Category Archives: Coos

Bracken Fern

Whenever they lived near the mouth of the river, in the bay, they had lots of food.      They had dried salmon,  and likewise (dried) fern roots, which they ate during the winter.              They … Continue reading

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Manzanita

Manzanita Hanis and Milluk Coos:  bi Galice Creek Athabaskan: tʌnʌ´sh Chasta Costa Athabaskan: tʌhʌ´sh Siletz Athabaskan: dee-nvsh The common manzanita of western Oregon is Arctostaphylos columbiana, and closely related to kinnikinnick (Arctostaphylos uva-ursi).  It’s a member of the heath family … Continue reading

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Stinging Nettles

Photo courtesy US Forest Service Hanis Coos: walláq’as Milluk Coos: wálaq’as Siletz Athabaskan: xwutlh-chish Stinging nettle (Urtica dioica) is part  the nettle family, Urticaceae. This herb grows in moist, nitrogen rich soils. It can grow as tall as two meters, but … Continue reading

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Indigenous wine

A little over a year ago I wrote that the Coos people made a mildly alcoholic beverage called lə’əl by soaking dried blackberries in water and letting that ferment.  At that time it was the only reference I had found … Continue reading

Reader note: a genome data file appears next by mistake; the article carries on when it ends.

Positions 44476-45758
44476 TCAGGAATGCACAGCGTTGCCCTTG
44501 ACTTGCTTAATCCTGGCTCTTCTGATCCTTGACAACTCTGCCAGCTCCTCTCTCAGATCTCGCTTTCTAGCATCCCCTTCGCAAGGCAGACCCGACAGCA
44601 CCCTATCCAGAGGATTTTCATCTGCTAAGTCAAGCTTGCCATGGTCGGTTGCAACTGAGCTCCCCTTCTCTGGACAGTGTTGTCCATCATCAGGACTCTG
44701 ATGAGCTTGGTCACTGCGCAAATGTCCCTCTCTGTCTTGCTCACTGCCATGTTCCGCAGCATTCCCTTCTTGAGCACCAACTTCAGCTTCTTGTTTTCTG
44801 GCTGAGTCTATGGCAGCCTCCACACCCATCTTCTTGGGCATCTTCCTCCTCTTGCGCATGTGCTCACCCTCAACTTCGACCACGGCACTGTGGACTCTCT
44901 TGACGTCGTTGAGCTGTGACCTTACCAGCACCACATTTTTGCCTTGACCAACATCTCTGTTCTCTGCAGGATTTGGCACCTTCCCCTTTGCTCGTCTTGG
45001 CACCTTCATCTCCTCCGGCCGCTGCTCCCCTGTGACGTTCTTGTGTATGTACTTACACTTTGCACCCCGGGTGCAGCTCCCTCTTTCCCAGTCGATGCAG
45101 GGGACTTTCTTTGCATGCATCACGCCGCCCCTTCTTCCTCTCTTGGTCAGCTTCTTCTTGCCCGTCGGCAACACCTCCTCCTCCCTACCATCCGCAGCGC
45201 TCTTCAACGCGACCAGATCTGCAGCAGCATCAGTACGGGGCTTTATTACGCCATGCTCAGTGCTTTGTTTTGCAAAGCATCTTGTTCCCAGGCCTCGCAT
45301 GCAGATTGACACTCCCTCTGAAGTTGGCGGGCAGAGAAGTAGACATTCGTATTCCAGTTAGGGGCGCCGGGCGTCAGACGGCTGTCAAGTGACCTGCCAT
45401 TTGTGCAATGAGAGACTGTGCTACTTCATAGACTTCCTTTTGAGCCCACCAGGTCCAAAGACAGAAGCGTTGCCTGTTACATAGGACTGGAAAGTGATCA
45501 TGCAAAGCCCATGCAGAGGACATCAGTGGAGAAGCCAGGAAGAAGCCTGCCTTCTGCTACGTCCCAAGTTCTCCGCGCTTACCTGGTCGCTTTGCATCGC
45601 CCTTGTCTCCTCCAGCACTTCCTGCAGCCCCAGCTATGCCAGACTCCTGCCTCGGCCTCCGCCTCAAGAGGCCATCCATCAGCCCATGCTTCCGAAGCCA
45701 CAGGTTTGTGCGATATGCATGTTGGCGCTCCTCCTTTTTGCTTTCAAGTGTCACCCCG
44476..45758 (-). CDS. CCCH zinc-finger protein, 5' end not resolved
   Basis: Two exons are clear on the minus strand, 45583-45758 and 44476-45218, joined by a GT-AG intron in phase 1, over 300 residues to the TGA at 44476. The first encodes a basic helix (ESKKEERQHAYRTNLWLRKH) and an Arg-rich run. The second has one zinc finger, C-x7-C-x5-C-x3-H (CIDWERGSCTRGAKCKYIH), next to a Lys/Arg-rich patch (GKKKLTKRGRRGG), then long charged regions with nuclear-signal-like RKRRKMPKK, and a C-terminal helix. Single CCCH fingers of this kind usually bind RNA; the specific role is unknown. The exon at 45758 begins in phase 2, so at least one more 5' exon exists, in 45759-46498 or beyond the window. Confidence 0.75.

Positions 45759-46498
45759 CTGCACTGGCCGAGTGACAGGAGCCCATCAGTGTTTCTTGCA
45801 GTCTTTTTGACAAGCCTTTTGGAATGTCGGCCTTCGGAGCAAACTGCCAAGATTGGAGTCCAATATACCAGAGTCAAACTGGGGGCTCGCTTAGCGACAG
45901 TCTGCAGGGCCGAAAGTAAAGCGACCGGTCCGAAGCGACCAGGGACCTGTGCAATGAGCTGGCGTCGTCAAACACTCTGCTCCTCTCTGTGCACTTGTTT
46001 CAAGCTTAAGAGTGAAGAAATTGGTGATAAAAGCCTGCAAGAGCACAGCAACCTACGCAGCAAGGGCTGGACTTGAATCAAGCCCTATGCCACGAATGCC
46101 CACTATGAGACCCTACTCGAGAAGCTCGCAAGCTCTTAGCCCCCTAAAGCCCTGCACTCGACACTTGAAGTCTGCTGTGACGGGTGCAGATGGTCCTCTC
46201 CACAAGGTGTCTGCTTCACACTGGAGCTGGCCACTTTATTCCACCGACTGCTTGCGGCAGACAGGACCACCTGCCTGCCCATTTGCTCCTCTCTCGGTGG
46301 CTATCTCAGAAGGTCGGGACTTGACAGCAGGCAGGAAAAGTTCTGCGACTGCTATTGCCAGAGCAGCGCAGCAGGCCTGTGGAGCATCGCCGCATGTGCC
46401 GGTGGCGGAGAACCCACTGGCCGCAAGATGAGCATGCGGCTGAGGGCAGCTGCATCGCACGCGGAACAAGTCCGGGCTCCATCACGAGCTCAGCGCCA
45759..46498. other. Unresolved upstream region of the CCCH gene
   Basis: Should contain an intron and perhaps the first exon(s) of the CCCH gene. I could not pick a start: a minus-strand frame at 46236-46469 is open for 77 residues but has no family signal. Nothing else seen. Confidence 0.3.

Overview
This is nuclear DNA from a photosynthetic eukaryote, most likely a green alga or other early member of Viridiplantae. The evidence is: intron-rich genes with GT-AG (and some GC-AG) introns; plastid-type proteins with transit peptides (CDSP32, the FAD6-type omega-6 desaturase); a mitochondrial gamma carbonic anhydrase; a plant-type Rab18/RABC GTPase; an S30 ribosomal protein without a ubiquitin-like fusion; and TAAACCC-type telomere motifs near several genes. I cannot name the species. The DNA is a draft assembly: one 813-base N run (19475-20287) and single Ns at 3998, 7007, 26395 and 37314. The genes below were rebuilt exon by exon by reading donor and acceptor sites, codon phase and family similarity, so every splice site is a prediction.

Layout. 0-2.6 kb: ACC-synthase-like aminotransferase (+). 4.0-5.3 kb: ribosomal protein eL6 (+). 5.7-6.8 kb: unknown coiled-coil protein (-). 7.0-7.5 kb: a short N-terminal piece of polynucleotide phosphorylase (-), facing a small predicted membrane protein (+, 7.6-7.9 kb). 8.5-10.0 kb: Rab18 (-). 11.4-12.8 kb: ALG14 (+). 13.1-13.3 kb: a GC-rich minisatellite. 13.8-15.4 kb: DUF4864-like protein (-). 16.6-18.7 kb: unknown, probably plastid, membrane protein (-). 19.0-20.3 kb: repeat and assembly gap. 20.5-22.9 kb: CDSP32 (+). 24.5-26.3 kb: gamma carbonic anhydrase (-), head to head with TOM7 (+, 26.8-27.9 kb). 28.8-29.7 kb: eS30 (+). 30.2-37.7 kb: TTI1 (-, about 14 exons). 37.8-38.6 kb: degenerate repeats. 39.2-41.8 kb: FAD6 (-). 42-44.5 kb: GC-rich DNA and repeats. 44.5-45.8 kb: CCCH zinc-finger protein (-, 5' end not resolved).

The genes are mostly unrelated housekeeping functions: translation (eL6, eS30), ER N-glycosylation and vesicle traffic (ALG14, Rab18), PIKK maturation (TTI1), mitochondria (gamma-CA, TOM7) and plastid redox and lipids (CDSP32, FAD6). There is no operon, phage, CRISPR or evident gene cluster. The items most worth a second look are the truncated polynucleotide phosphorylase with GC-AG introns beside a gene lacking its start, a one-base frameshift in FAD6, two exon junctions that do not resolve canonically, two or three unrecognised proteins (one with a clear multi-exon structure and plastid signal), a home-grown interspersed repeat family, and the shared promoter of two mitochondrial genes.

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Wild Gooseberries

Tillamook: tasdík’us Hanis Coos: tax’wái, dɪlxáxa Upper Coquille: naltan Gooseberries and currants all belong to the genus Ribes. As a general rule, the difference between currants and gooseberries is that currant bushes tend to not be thorny, but gooseberry bushes … Continue reading

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Carnivorous Cobra Lily

Darlingtonia californica is the scientific name for a carnivorous plant commonly known as the cobra lily or pitcher plant that can be found along the coast from California to British Columbia. If you are interested in the weird biology of cobra … Continue reading

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Shore Lupine

The shore lupine, Lupinus littoralis, is in the pea family and is a common purple flowered plant that grows along the Oregon coast dunes. Hanis: ha’údɪt Milluk: ha’wadɪt Siuslaw: k’á’asa (Lower Umpqua), q’axc’ (Siuslaw) This plant was eaten by many coastal … Continue reading

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